Margaret Hester photo
“I do think there is something about being outside that makes you more aware of the whole universe, of creation itself. Some may say that doesn’t have anything to do with God but for me it does,” says Charles Maynard, who has spent a lifetime exploring and tending to the Smoky Mountains.
The Appalachian Mountains are dear to Charles Maynard. They’ve been a constant in his life since he was scampering around on Signal Mountain as a kid growing up around Chattanooga. He’s spent his life hiking all over the Appalachian Range and tending to its needs. He’s mountain through and through, and the peaks’ solid, stony grandeur seem to have forged in his soul a deeper appreciation for all creation.
Maynard’s three roles—as mountain man, storyteller and minister—complement each other. From preaching at a small church years ago to his work with the Holston Conference of the United Methodist Church to his involvement with the International Storytelling Center in Jonesborough, Tenn., to the numerous speaking engagements and workshops he’s conducted through the years and the 43 books he’s written, he is clearly a man with something to say and the wherewithal to say it.
“You hear people talk as if the environment is something over there, when of course it’s what we live in every day,” Maynard said. “I do think there is something about being outside that makes you more aware of the whole universe, of creation itself. Some may say that doesn’t have anything to do with God but for me it does.”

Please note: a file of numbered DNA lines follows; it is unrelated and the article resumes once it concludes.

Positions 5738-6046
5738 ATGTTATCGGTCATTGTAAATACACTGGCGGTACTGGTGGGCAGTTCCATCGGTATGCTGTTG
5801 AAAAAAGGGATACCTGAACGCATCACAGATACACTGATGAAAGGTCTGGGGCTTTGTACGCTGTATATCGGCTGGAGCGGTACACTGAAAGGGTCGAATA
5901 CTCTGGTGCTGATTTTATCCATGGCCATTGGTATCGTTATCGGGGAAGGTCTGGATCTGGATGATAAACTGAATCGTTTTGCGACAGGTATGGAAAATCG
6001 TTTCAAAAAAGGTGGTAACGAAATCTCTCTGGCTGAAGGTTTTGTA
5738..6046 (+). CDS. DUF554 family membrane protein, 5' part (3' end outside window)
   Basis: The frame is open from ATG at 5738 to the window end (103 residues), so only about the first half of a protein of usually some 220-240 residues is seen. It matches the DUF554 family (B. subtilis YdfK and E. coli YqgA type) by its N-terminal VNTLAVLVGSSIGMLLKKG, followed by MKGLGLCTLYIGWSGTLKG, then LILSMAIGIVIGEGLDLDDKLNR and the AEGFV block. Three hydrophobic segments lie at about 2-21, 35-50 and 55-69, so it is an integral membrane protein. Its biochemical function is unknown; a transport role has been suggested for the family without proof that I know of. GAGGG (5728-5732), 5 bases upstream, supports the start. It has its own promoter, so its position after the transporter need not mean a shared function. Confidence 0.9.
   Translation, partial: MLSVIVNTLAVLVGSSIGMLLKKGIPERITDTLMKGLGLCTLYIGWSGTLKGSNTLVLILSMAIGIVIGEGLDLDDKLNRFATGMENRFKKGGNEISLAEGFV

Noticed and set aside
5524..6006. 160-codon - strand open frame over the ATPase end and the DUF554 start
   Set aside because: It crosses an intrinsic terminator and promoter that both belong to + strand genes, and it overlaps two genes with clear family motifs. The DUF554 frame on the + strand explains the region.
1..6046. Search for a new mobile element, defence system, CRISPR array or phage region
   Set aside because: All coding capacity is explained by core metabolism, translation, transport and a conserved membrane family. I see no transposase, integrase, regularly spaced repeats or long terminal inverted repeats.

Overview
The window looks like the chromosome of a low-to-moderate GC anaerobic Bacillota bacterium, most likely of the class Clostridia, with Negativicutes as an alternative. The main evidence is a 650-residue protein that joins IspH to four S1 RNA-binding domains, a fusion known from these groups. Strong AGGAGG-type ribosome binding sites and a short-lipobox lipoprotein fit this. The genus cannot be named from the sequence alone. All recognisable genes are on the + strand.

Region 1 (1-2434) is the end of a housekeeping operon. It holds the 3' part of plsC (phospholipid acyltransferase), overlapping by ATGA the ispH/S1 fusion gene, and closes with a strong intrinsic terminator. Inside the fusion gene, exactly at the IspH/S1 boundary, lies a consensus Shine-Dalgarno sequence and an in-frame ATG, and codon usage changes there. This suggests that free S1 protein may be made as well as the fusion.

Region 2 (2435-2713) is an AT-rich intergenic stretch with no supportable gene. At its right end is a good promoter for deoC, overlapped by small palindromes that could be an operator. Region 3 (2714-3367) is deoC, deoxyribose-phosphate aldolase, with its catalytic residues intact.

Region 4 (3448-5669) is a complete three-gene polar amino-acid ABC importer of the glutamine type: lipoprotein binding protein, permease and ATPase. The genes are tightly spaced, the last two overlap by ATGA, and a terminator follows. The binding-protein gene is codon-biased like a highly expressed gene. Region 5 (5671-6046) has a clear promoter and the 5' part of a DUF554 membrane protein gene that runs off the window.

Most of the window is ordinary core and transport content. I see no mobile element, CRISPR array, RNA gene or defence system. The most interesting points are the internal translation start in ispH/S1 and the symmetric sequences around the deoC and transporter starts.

Maynard, who has a master’s in divinity, has served in years gone by as a pastor for a United Methodist Church and is now a district superintendent in the Maryville District of the Holston Conference of the UMC, often conducts ministry retreats and camps.
“I was at a camp recently and an adult was standing near me and we were observing children playing outside,” Maynard said. “This adult leans over to me and says, ‘You know, it’s really interesting, but people seem to relate differently to each other when they’re outside.’ I wanted to say, ‘Well, of course! That’s why we have these camps; that’s why we have these parks.’”
It was more than 20 years ago, while he was a minister in the Knoxville, Tenn., area, that Maynard’s relationship with the mountains took him down a new trail. He was hiking frequently back then with two of his best friends, David Morris and Hal Hubbs, when they collectively formulated a very good idea.
“We’d do an easy trail with our families and we wouldn’t see people with their families and we’d wonder why other people wouldn’t bring their families to this,” Maynard said. “Then we’d do difficult trails and we’d run across a family and we’d think ‘Why in the world would you bring your kids up here?’ We kept saying, ‘Somebody ought to write a book.’ So we were all having dinner together one night and it came up and another friend said, ‘Well, who knows more about it than you three?’ We kinda laughed, but that was the germ of the idea for the book. So we pulled together our 25 favorite hikes for children.”
That book, Time Well Spent: Family Hiking in the Smokies: A Guide to 25 Enjoyable Family Hikes in the Great Smoky Mountain National Park, was published in 1991 and later transformed into a fuller book, and has now been through some six editions more simply titled Family Hiking in the Smokies: Time Well Spent.
After the success of the trio’s first book they found other friends asking what they were going to write next, according to Maynard. A waterfall guide to the Smokies became the answer to that question. Waterfalls & Cascades of the Smokies: A Guide to Finding & Enjoying 30 Waterfalls of the Great Smoky Mountain National Park was published in 1992.